Now it takes a long time to learn a new language. I've read many comparisons, but most of them don't get to the point apart from mentioning performance issues. To me Lisp seems like a normal language like Python, with the only difference that Lisp is very hard to read.
So can someone enlighten me with a simple data handling example (no special syntactic tricks) which one cannot translate 1-to-1 to Python?
I can vaguely guess the Lisp syntax and all little programs I've seen seem to be convertable to any language. I would really like to see Lisp's advantage as concrete code.
Same thing applies to prefix. The regular syntax makes it easy to write tools that rewrite your code.
Rewriting code is a common thing to do (its the core function of every compiler or interpreter); but most languages make it hard for the "normal programmer" to rewrite code, hiding the ASTs in deep internals.
Why would you want to write your own code-writing tools? Same reasons the compiler guys recommend you use a "high-level" language in the first place. Avoid boilerplate, write custom optimizers, automate patterns into "language features" (e.g. build looping operations out of conditionals and jumps), cross-platform abstractions, etc.
I don't know enough Python to clearly distinguish between its actual limitations and my shallow knowledge.
Would the following simple macros be easy to write in Python?
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(defmacro computed-jump (value &body body) (append `(case ,value) (loop for i from 0 for clause in body collecting (list i clause)))) ;; Example: (computed-jump (random 3) "hi" "bye" "what") ; expands at compile-time to ; (CASE (RANDOM 3) (0 "hi") (1 "bye") (2 "what")) ; at runtime, randomly evaluates one of the three strings (simply returns the value) (defmacro one-of (&body body) `(computed-jump (random ,(length body)) ,@body)) ;; Example: (one-of "hi" "bye" "what") ; expands at compile-time to ; (COMPUTED-JUMP (RANDOM 3) "hi" "bye" "what") ; which expands as above ;; Example: (one-of (print "hi") (* 3 4)) ; might print "hi" or return 7
I, for one, find Lisp code much easier to read than any other programming language, since it can usually be actually read, with punctuation serving similar role as punctuation in prose, rather than syntax being the primary determiner of meaning. This is obviously extremely subjective. Editing Lisp code is also much easier thanks to Emacs capability to semi-structurally edit nested symbolic expressions.Gerenuk wrote:To me Lisp seems like a normal language like Python, with the only difference that Lisp is very hard to read.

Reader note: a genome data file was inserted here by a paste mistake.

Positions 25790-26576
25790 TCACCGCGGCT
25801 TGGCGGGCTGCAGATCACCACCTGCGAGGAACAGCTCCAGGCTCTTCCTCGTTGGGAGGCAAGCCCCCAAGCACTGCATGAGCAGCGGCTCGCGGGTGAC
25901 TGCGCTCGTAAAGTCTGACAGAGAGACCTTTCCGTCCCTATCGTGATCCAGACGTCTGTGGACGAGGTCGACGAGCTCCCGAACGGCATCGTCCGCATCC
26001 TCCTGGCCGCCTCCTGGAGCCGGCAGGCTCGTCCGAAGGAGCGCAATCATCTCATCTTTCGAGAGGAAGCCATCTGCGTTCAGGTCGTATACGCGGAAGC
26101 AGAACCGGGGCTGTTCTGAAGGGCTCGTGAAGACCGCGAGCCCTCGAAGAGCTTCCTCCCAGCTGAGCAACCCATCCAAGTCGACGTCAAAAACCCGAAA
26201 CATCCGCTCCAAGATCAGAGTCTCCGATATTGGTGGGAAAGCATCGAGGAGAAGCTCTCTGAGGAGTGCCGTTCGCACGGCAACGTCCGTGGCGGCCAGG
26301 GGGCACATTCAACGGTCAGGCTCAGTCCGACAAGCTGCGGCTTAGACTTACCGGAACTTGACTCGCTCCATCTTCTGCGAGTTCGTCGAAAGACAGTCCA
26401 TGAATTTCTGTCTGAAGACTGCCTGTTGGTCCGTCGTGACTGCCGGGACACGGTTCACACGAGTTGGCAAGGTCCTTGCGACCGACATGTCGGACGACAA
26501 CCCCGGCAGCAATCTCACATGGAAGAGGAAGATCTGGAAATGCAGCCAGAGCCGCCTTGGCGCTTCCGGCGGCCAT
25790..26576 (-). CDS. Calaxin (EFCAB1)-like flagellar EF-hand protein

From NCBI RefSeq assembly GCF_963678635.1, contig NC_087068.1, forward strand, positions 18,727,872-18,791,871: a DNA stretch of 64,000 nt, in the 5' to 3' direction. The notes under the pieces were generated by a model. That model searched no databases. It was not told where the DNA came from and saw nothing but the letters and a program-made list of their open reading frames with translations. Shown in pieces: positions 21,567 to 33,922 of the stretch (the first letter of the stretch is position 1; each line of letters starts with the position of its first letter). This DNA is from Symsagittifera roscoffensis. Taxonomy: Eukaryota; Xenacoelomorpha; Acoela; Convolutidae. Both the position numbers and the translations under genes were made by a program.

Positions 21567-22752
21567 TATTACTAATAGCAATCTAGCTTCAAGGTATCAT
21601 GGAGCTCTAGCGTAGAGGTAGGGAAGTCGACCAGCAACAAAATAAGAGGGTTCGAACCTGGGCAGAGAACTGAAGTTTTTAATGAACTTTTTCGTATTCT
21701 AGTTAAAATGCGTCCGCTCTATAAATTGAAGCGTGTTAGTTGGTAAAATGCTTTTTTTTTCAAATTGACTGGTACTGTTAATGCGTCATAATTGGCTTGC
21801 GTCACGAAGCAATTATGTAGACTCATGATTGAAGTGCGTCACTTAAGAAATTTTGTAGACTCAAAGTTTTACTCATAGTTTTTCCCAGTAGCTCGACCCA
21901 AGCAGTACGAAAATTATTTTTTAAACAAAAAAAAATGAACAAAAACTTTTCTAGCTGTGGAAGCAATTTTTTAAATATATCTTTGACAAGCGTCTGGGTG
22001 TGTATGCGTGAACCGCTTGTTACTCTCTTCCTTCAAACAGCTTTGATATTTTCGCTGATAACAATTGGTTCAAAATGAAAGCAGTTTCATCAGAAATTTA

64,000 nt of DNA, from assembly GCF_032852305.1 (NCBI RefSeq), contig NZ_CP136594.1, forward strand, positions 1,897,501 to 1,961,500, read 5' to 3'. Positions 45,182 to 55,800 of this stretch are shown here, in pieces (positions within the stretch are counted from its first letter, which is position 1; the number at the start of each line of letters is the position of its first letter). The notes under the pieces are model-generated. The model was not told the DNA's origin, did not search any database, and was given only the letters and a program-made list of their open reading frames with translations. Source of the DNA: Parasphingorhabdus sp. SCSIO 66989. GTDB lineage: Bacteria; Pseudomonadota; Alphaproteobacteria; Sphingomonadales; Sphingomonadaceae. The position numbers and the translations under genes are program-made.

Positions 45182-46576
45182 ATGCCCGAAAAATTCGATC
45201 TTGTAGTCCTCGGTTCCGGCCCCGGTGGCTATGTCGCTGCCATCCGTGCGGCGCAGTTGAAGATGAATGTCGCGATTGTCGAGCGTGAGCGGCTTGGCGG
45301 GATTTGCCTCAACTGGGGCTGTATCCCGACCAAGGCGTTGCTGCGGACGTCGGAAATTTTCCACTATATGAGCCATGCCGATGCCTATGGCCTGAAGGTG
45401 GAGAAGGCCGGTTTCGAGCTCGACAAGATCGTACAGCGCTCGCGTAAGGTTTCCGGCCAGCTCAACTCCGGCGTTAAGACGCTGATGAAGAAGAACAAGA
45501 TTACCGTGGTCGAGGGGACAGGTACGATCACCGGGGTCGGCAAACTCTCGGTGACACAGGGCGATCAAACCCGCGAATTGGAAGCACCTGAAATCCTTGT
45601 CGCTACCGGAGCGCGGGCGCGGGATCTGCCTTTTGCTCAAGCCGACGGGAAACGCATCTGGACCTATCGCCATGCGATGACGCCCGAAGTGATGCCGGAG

Of course the syntax allows effective macros, but since they are compiler customizations they are not that important if you don't care about having a compiler in the first place. Although the ability to add new control constructs at language-user level is still useful, for example: if someone does not like the built in language iteration construct, they can add a new one, and in fact there are at least two major ones: iterate and series. In Python or most anything except languages derived from either Lisp of Forth this would only be possible by language developers or front-end preprocessing.
And there are features unrelated to syntax. For example, Common Lisp Object System, especially combined with a metaobject protocol. Optional static typing. There is a list of some of those with explanations here.
Here I would only like to discuss written out examples. Is there anything about data treatment that makes Lisp superior (to another scripting language like Python)? I'm aware of the huge performance gap, but now I'm also interested in the methods.
Maybe even someone knows an advantage for my specific case: I want to store mathematical expressions (with + * and variables) as trees and manipulate them according to arithmetics.
In order to understand the difference, I tried to replicate the Lisp example in Python. It conceptually slightly different, but doesn't it work just as good?
Maybe someone can point out the differences.